Minnesota's Future, a pro-business political fund supported in 2012 by a large contributions from a handful of large corporations, has sent direct mail to voters in Senate District 22 attacking popular Worthington mayor and small business owner Alan Oberloh as a tool of "Powerful Special Interests who want job-killing tax increases on Minnesota families and small businesses."
The piece names Oberloh's endorsement by AFSCME Minnesota Council 5's political committee but cites no specific legislation, questionnaire or statement by the DFL-endorsed candidate to support its claims.
Oberloh, who had been courted to run for higher office by both parties, owns an auto repair business. He emerged as a strong voice for rural Minnesota during his term as president of the Coalition of Greater Minnesota Cities, advocating for job-building economic development and local government aid.
His campaign for Minnesota Senate has been the target for out-of-state push-polling calls that seed doubt about his last name and character as Bluestem reported in SD 22: out-of-state calls ask voters which candidate has most American-sounding name.
It is not known which group paid for the phoning from a Utah call center.
The origin of the attack mail is quite certain (see second image above). According to the group's registration information at the Minnesota Campaign Finance and Public Disclosure Board, the committee is chaired by Chris Tiedeman, while Gregory Johnson serves as treasurer. Both individuals are prinicpals at Weber Johnson PA and the committee shares an address with the "public affairs" firm.
The group's 2012 42nd Day Pre-General Report of Receipts and Expenditures, available here, notes cash contributions from a handful of Minnesota corporations and in-kind donations of polling from the HRCC and the Senate Victory Fund, the campaign committees for the state House Republican Caucus and the Republican Senate Majority caucus.
Minnesota's Future 2012 42nd Day Pre-General Report of Receipts and Expenditures notes that through September 18, 2012, the committee took in $474,000 in cash and $20,000 in in-kind contributions, for $495,000, mostly from metro Twin Cities business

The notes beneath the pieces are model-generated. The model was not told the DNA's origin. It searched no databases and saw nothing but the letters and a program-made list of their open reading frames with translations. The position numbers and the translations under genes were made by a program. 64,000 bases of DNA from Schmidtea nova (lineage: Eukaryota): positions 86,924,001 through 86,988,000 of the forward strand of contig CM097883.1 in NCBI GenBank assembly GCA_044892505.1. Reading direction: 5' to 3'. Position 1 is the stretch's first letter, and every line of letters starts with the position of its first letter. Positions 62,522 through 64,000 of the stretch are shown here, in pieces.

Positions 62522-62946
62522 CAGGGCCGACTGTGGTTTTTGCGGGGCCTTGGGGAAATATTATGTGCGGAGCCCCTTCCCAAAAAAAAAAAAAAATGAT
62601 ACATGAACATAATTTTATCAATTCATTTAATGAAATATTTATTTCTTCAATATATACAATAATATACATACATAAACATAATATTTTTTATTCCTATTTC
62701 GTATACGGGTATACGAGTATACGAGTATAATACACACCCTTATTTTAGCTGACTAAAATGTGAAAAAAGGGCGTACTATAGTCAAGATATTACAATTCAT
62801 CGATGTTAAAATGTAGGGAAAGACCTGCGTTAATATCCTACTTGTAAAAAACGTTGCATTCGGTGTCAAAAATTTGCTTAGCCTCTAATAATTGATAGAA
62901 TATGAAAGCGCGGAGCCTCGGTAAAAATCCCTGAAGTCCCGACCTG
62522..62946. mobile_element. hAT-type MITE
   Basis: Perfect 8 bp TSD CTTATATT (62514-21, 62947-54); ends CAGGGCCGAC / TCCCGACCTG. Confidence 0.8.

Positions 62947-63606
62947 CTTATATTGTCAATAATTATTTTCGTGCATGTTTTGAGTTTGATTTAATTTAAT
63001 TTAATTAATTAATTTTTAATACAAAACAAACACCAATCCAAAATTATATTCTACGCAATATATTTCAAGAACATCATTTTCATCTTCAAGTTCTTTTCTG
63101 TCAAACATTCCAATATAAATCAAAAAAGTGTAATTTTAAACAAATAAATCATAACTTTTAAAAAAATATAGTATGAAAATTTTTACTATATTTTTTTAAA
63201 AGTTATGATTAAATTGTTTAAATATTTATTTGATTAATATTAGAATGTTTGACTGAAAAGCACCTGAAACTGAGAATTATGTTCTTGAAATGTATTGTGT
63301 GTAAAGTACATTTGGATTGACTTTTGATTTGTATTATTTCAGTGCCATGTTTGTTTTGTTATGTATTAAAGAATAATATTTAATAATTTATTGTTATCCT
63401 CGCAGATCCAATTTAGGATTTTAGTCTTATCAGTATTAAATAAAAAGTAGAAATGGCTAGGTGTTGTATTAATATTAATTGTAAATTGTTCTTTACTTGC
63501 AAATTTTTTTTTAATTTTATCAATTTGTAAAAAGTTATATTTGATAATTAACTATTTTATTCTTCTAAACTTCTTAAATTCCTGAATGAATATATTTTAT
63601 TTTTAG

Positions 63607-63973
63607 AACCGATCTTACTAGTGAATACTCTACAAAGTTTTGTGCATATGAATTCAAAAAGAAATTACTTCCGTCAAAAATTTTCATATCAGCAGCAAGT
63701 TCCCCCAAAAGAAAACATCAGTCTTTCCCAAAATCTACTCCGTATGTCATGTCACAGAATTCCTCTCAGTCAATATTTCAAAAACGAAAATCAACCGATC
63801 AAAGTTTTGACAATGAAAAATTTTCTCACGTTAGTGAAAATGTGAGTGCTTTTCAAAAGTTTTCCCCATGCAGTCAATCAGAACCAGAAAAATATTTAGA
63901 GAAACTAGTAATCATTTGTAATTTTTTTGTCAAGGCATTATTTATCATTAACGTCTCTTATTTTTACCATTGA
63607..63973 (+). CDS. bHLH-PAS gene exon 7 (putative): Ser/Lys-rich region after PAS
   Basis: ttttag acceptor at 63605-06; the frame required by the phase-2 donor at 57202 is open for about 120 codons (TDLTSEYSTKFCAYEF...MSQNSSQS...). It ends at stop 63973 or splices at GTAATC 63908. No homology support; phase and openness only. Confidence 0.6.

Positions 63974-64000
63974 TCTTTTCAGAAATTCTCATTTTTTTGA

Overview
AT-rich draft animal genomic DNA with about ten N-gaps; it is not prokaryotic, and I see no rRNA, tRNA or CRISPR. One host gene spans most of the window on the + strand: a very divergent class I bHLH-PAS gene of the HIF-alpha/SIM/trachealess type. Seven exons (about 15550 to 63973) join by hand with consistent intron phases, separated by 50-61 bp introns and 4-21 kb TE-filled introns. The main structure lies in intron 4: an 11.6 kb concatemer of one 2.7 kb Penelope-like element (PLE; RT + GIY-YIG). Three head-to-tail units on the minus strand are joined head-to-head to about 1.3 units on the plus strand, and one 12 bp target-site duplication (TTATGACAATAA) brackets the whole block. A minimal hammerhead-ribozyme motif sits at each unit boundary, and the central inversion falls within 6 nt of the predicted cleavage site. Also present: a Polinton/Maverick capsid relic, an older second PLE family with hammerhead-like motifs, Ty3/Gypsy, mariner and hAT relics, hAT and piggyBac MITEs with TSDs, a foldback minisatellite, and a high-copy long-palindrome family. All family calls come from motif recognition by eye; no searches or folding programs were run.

The contributor located nearest to the district was Rosen's Diversified in Fairmont, which gave $50,000.
Davisco Foods, Eden Prairie,
Frauenshuh Companies, Minneapolis, $100,000
Great Plains Sand LLC, Chaska, $25,000
Hubbard Broadcasting (KSTP etc) St. Paul, $150,000
Micro Control, Fridley, $50,000
Both Republican legislative caucuses made in-kind contributions of $10,000 in polling, according to the filing.
Politics in Minnesota staff writers Charley Shaw and Briana Bierschbach reported in Pro-GOP business groups proliferate — but keep mum about big-picture coordination:
The biggest mystery among GOP third-party groups this cycle is Minnesota’s Future. The political fund was formed during the 2010 election by now-Republic National Committee chief of staff Jeff Larson. During that cycle, Minnesota’s Future was almost entirely funded by the Republican Governors Association as a vehicle to attack then-DFL candidate Mark Dayton. But this year the group’s strategy has appeared to shift as it looks to be a player in dozens of legislative races. . . .
. . .Calls to various operatives at public relations firm Weber Johnson, which is running the political fund, went unreturned. But one of the firm’s operatives, Chris Tiedeman, previously told Capitol Report that Weber Johnson is looking to partner with the Republican State Leadership Committee (RSLC) — the legislative equivalent to the RGA — to spend money on behalf of Republican candidates.
Tiedeman said at the time that political observers shouldn’t expect to see spending from the group until the late summer or early fall.
Images: Minnesota's Future mail piece.